Saturday, May 30, 2009
Took some photos of Laurie's flowers when I dropped her off after our visit to the farmer's market. Above is a really ugly photo, because there's something totally wrong with one of those petals, and there was a really gross brownish thing to the left of the blossom. Oh well.
These are violets that Laurie transplanted last week. They look really pretty, although after seeing the photo I realized that some of the petals look pretty moth-eaten. Oh well.
Laurie and I went to the farmer's market at the fairgrounds again this week, and once again we got apple fritters from a Dutch bakery. I didn't take a picture of the apple fritters last week. Here's this week's fritter, half-eaten. I don't know how they make these, but basically they are sinful. That's all I know.
I nearly burned myself last week, the fritters were so fresh out of the deep-fryer. This week's fritters were pleasingly warm. We scarfed them in the parking lot before getting in my car. I somehow got sugar on the crotch of my pants, though. Not quite sure how that happened. I won't tell you the euphamism that Laurie came up with for that, either.
Thursday, May 28, 2009
I've been really bad about adding more kitten photos. My sister keeps sending pics to my BlackBerry, and since I had to replace my computer hard drive I haven't had the proper BBerry software to manage my device files or upload them to my computer. Whatever. I've taken these photos from my sister's Facebook profile. Very cute, eh?
Meghan and a kitten.
Kyle and a kitten.
Kyle kissing his kitten. I know - so cute.
Kyle's kitten, Zupur.
Sunday, May 24, 2009
I took the above photo this morning when I went into my fridge to get some almond butter to eat with my Extra Strength Advil. I noticed that the pea shoots that I bought yesterday at the farmer's market were all backing away from the top of my fridge, as if repelled by the cold or something. Made me laugh. I know food that's stored right beneath the freezer tends to freeze, for sure.
This morning at church the guest preacher (a member of our congregation who is also a member of parliament) talked about a mission and service trip that some of the congregation took to a First Nations tribe in northern Ontario this past week. We had raised money to buy nets to allow the tribe to feed itself according to its traditional ways, and Glen's story of that visit was very moving and also heart-wrenching. Among other challenges, these First Nations people can't afford the healthier food that can be shipped into their community (a carton of eggs or a bag of potatoes can cost $20), and therefore their diets are often poor, and diabetes runs rampant through the community.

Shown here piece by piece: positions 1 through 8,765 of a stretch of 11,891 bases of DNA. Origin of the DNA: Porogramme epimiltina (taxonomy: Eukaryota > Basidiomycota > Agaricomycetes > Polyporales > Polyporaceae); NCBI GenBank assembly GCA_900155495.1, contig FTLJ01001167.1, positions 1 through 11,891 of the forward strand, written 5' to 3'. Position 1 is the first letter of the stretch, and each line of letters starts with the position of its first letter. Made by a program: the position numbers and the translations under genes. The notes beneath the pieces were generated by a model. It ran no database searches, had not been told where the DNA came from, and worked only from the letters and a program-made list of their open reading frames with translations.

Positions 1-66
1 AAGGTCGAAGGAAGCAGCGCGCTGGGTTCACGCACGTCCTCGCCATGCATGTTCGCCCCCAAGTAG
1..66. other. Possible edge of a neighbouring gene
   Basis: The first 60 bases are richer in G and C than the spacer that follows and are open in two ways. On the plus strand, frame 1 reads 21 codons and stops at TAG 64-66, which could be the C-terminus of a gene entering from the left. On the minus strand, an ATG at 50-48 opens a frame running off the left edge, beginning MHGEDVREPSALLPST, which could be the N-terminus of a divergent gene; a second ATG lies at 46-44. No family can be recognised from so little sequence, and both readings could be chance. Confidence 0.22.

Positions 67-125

When I got home and started making my lunch, I was overwhelmed with gratitude for the abundance of affordable, healthy food here in southwestern Ontario. The above salad (my lunch) is made with fresh organic spinach and pea pods from organic farms, as well as Ontario carrots and apples. The only thing that was shipped from somewhere else was the celery, and even then it was really inexpensive (although don't remind me how many pesticides were used to create it - I might lose my lunch).
Seriously, though - that is some miracle sitting in my bowl. Awesome.
Really quick, here's how I make homemade dressing for my salads: drizzle olive oil over everything (don't ask me how much), and then splash red wine vinegar on top of that, and sprinkle liberally with salt or Herbamare. I toss salads with my bare hands. True. I usually wash my hands first, if that helps. Besides, I'm usually the only one eating my salads. Anyhow - when everything's all tossed, I test the flavour by popping a leaf or two in my mouth. If the salad tastes like something you'd buy in a nice restaurant, you probably drizzled, splashed and sprinkled right. Otherwise - lather, rinse, repeat. Wait - that's for shampooing. Nevermind.
Saturday, May 23, 2009
So my friend Laurie wanted to go to the farmer's market at the fairgrounds this morning. I'd never been there (I usually go to Trail's End or Covent Garden), and wasn't expecting much. Was pleasantly surprised by the quality of the food, and the variety of the stalls. We each had an absolutely decadent Dutch apple fritter from one baker, and left with these sinful butter tarts from another, Canada Comfort Foods. The top tart is Ultimate Nut, the one on the left is Saskatoon Berry, and the one on the right is - wait for it - white chocolate. They have about half a dozen other flavours. Have already eaten the berry one. It was probably the best butter tart I have ever had in my life, apart from my mother's. True. And apparently I am PMS'ing or something, because I have totally chucked my no-wheat diet out the window.
An organic hydroponic place was selling these young pea plants. The greens are supposed to be sweet, and good in salads and sandwiches. I kept picking off little bits of them before I put them in the fridge - they really are yummy. Although I feel kind of weird eating live food - maybe how carnivores might feel if they were forced to bite chunks out of living cows, or something.